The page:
Winter, whales, ruins and bones

Winter is certainly upon us here but Jervis Bay - and its surrounding coastline - is no less beautiful for it. There really is nothing like rugging up and exploring, and the presence of migrating Humpback and Southern Right whales off the coast makes the prospect of a good South Coast wind-lashing and salt-spraying even more appealing. We ('we' being a collective term for my husband, myself and our two hobbits) headed out to Jervis Bay (Booderee) National Park last weekend for a spot of wandering.

It was cold and, when we reached the sea, quite windy, but the urge to explore was upon us. We wrapped ourselves in hoodies, beanies and scarves, armed ourselves with a picnic, backpack and camera, and set off.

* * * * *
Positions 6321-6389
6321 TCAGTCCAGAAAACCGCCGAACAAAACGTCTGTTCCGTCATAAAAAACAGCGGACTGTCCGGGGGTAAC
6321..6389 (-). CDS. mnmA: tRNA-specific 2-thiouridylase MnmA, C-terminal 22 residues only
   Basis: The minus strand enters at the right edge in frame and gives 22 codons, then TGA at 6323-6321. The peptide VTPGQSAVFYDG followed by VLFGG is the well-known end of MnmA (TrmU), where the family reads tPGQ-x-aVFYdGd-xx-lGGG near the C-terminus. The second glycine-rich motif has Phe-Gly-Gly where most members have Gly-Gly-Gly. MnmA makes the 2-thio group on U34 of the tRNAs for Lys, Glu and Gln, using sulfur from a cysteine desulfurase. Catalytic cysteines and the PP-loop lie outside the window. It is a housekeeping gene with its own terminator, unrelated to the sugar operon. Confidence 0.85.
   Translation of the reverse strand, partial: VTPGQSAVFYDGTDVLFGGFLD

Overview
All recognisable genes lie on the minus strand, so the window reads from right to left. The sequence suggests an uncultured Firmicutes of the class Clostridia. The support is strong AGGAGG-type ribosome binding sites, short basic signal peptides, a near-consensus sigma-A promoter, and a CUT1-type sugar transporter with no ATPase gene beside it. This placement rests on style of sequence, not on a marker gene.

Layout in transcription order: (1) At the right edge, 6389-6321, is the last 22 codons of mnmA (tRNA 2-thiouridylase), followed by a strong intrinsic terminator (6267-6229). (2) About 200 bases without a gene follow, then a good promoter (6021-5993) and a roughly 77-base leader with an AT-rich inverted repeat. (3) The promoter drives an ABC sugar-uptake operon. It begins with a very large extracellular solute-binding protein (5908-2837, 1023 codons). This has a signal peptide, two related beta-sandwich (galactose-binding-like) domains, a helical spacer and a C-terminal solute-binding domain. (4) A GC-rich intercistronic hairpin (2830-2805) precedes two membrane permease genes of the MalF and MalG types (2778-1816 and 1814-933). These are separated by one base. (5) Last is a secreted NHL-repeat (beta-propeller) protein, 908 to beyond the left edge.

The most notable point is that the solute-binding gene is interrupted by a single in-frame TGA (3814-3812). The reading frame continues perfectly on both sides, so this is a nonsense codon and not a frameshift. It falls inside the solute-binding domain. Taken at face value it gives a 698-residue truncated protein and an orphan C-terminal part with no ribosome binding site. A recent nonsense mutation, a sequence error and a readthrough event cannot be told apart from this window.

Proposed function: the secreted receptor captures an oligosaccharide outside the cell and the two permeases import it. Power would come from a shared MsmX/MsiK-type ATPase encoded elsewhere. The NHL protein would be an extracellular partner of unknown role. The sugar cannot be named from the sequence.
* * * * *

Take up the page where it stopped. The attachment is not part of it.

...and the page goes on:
There is a place here where the beach is completely covered by layers of tiny sea shells, in whites, purples, pinks and blues. I always feel awful walking on them- but each time we come back, the sea has offered up more, and they are as perfect and delicate as ever.

It was so windy we had little hope of spotting passing whales- even though we knew they were undoubtedly out there, the wind and rough seas, dotted with whitecaps and fleams of foam and spray, would make make seeing them almost impossible.

Luckily there were plenty of other interesting things to look at. As well as amazing shells, we always find interesting bones and other oddments washed up on the shore here.

The boys climbed down to the edge of the rocks.    

And then, miraculously, whales!